Spotlight: Martha Peek

Being an educator is in Martha Peek’s blood. Her family has been involved with the Mobile County Public School System continuously in some way or another for 104 years. It’s a family business that the county’s first female superintendent has carried on with pride for 41 years, since she first stepped foot in a classroom as a teacher at her alma mater, Alba School. The state’s largest school district has big plans in the works – implementing the Common CORE Standards and high school signatures; reaching for an 80 percent graduation rate by 2020; and restoring the city’s largest high school, Murphy, to its former glory. Here, the face of the MCPSS reflects on the past while looking toward the future.

My grandmother started teaching in 1908. She had just graduated from Barton in the spring, and in the fall of 1908, she began teaching on Dauphin Island and actually had to take a schooner to get there because there was no bridge. Then, when she married, she quit teaching. By that time, Alma Bryant, who was my great-aunt, had finished high school and started teaching on Dauphin Island. Since then, there’s always been a member of my family in the Mobile County Public School System. It has given me an intrinsic view of what the school system is from all angles.

I firmly believe that teachers have some of the greatest influence in a person’s life. When I speak to new teachers, I always tell them to shut their eyes and think of the best teachers they ever had, and you can immediately see smiles on their faces. A teacher made that special connection with them along the way, and that’s always been my goal, to try to be that person.

The greatest challenge that our youth face is a very fast-paced world; it’s a very demanding world. They often have to face adult challenges much sooner than perhaps they really want to. It’s a very technologically oriented world where they must be not only masters academically, but also masters of technology, using that to communicate in the world.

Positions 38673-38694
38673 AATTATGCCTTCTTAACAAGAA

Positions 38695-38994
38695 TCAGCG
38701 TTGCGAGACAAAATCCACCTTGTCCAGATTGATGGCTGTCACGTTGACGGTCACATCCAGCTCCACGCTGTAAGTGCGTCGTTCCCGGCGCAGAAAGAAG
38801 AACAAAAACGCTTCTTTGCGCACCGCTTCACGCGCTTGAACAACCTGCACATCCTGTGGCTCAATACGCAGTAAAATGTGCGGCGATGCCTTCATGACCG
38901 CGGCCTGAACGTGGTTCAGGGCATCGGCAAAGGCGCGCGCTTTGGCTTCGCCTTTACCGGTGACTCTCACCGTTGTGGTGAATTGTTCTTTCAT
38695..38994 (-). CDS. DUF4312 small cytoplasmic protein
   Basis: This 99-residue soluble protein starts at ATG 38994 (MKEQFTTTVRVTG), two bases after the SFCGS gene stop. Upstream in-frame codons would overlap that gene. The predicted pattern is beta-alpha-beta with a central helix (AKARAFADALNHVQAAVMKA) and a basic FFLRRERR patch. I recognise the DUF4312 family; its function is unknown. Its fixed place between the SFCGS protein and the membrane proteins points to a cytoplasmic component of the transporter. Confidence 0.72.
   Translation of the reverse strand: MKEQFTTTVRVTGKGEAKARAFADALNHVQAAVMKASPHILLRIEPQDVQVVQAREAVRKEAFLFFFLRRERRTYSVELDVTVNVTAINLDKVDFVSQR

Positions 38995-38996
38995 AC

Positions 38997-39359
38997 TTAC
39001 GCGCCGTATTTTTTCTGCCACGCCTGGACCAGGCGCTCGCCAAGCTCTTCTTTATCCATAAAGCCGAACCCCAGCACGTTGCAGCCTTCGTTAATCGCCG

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We’re defining what it means for students to be “college and career ready.” To achieve that in the district, it takes not only the people in the school system — the educators — but also the city, bringing in business and industry. I have a business roundtable where we’re really talking about this. What do we want our students to be able to do?

It’s been quite a busy few months. It’s hard to believe. It feels like 10 years that we’ve been involved in shifting Murphy off the campus and back. Life will return to somewhat normal circumstances. I can’t say enough, though, about the students, faculty and staff at Murphy and also the students, faculty and staff at Clark-Shaw. Everybody worked together to make it a really good situation – and with almost 2, 300 students catching buses every morning. The bright side is that the fully repaired facility will be really nice.

I tell everybody all the time, the superintendent is just the face, there are 7, 700 other employees that make sure that the doors open and that the students’ needs are taken care of every day. I’m just privileged to work with them.

text by Mallory Boykin • photo by Amanda Roberds

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